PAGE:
In 1781, a French Freemason (and former Protestant minister) named Antoine Court de Gebelin published a complex analysis of the Tarot, in which he revealed that the symbolism in the Tarot was in fact derived from the esoteric secrets of Egyptian priests. De Gebelin went on to explain that this ancient occult knowledge had been carried to Rome and revealed to the Catholic Church and the popes, who desperately wanted to keep this arcane knowledge secret. In his essay, the chapter on Tarot meanings explains the detailed symbolism of Tarot artwork and connects it to the legends of Isis, Osiris and other Egyptian gods.

German-suited decks for Bauerntarock, Württemberg Tarock and Bavarian Tarock are different. They are not true tarot/tarock packs, but a Bavarian or Württemberg pattern of the standard German-suited decks with only 36 cards; the pip cards ranging from 6 to 10, Under Knave (Unter), Over Knave (Ober), King, and Ace. These use Ace-Ten ranking, like Klaverjas, where Ace is the highest followed by 10, King, Ober, Unter, then 9 to 6. The heart suit is the default trump suit.[1] The Bavarian deck is also used to play Schafkopf by excluding the Sixes.
Scientists who study anomalistic psychology consider mediumship to be the result of fraud and psychological factors. Research from psychology for over a hundred years suggests that where there is not fraud, mediumship and Spiritualist practices can be explained by hypnotism, magical thinking and suggestion.[41][42] Trance mediumship, which according to Spiritualists is caused by discarnate spirits speaking through the medium, can be explained by dissociative identity disorder.[43]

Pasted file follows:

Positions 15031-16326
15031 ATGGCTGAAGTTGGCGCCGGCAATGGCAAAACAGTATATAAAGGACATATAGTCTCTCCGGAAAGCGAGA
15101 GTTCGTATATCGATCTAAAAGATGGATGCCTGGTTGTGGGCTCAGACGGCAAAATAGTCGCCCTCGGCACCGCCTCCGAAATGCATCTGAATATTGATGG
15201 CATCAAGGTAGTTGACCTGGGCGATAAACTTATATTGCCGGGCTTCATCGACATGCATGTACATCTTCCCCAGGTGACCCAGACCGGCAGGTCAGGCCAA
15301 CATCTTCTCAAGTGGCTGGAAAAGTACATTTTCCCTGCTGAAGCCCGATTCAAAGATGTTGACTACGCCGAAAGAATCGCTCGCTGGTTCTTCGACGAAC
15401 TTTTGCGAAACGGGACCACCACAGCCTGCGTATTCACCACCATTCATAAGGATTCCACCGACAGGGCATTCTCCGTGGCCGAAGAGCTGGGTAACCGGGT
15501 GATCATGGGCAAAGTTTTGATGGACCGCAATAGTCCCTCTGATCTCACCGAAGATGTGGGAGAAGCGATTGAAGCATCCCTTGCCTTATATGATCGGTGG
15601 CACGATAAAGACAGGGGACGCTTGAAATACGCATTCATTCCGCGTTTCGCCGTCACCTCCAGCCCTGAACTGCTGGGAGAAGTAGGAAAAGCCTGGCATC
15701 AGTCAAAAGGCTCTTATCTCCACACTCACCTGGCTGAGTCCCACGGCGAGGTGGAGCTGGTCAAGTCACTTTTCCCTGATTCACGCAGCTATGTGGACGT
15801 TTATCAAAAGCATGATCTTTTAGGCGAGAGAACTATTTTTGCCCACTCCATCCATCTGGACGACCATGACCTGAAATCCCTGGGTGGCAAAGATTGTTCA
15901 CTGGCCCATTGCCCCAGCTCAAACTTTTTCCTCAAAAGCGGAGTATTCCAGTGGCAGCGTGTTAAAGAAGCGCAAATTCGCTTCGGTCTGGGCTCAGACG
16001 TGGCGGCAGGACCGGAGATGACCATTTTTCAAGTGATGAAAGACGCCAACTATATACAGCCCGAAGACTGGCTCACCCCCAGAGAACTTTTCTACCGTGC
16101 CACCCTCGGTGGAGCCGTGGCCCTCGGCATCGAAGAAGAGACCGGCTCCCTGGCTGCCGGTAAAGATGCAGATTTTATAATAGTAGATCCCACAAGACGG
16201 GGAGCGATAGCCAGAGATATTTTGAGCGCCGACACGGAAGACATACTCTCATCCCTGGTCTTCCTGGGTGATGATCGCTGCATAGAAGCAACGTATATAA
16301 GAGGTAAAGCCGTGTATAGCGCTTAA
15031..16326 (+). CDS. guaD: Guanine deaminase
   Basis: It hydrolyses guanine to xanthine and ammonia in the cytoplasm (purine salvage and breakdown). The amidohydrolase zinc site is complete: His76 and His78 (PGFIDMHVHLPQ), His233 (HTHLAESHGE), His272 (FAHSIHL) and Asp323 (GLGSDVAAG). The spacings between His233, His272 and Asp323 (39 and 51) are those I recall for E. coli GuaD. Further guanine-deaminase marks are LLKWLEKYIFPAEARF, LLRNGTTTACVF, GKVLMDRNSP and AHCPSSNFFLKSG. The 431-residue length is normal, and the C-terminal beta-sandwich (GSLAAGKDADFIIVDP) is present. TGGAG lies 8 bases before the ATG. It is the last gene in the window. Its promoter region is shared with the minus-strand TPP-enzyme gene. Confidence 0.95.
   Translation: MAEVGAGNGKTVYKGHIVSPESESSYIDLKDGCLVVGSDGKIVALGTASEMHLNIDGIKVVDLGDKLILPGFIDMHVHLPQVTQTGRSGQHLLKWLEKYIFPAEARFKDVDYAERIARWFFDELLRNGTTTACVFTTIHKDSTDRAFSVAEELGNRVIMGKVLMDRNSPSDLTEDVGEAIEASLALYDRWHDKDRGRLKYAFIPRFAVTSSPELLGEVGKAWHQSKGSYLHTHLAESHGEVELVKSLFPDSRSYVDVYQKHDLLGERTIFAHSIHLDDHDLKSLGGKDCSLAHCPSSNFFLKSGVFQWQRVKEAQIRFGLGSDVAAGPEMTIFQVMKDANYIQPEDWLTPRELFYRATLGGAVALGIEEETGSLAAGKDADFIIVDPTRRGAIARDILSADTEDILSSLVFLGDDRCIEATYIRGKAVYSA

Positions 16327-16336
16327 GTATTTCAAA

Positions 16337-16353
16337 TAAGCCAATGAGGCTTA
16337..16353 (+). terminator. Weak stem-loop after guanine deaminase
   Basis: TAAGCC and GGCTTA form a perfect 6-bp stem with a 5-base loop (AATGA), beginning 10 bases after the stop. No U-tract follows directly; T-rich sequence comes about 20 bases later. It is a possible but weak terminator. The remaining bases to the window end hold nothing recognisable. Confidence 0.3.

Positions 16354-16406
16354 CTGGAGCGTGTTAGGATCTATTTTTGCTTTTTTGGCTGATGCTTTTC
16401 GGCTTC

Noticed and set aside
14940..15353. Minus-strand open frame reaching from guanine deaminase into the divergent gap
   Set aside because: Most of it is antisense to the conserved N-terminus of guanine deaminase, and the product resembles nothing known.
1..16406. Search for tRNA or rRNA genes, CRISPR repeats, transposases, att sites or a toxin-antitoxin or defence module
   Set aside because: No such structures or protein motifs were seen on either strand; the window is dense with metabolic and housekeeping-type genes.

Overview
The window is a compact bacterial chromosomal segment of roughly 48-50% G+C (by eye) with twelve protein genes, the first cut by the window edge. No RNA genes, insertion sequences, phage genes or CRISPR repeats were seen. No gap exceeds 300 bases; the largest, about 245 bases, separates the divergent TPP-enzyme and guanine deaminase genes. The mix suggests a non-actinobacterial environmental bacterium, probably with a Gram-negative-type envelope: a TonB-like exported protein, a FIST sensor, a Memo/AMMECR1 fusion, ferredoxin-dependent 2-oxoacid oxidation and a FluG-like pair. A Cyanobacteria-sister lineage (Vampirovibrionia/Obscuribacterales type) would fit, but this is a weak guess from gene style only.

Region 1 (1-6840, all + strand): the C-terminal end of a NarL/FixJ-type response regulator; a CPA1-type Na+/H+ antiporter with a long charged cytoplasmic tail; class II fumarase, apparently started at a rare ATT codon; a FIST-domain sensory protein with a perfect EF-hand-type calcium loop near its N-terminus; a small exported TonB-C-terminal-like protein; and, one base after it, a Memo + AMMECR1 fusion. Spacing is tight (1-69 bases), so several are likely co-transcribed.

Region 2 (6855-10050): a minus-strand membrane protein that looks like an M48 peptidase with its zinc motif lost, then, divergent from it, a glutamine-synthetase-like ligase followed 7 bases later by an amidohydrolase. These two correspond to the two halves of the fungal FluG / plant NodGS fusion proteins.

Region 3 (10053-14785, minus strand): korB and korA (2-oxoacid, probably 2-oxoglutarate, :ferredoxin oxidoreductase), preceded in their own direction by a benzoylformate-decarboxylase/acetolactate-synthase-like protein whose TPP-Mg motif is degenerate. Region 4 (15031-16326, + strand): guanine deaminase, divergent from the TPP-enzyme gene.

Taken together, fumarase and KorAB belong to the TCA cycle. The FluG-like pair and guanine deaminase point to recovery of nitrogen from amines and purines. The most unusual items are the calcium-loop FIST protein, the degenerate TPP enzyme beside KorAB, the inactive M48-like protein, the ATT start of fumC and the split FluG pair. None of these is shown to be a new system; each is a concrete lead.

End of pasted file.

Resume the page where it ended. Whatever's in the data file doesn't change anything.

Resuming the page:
Now that you are becoming a medium, you'll need a very active, highly attentive spirit guide who'll take on the task of being the gatekeeper for communication. They'll help to screen spirits coming to you for communication and aid spirits struggling to get their meaning across. The guides bring the spirits forward to you and align their vibrations with yours. They are a little like a customer adviser. They manage the line of customers and give them access to you and the client when it's their turn. You need to establish who this special spirit guide is, there may be more than one, and build relationships with them. Your vibration must be tuned with theirs on a deep and permanent level.

There are many varieties of Tarot decks, and there is no standard number of cards across all decks. While the types of cards, the suits and their meanings are the same, the illustrations vary greatly. Decks are based on various themes such as nature, animals, fantasy, dragons, etc. The most common deck in the United States is the Rider-Waite deck, which was created in 1909 by A.E. Waite, a prominent member of the aforementioned occult group The Hermetic Order of the Golden Dawn, and published by Rider & Company. The artist was Pamela Colman Smith. This 78-card deck was the only readily available deck in the United States for many years, which is why some consider it the "definitive" tarot deck in the U.S.
In contrast, the meanings in other decks are particularly difficult to decipher, like the infamous Thoth tarot developed by Aleister Crowley, notorious for his involvement with various cults and experimentation with recreational drugs and so-called “sex magick.” Completed in 1943, the Thoth deck was illustrated by Lady Frieda Harris and incorporated a range of occult and scientific symbols, inspiring many modern decks. As Wolf explains, “with the rise of the divination market in the 20th century, more liberties were taken, and the imagery evolved into increasingly personal artistic statements, both in content and style of execution.”
The Burning Question reading is for times when you have a question that needs to be answered immediately—a burning question, if you will. A card symbolizing the question is placed at the center of the spread with the remaining six cards placed around it, suggesting the shape of a flame as it clings onto an object. Spread created by veteran tarot reader Laura Mead-Desmet.
×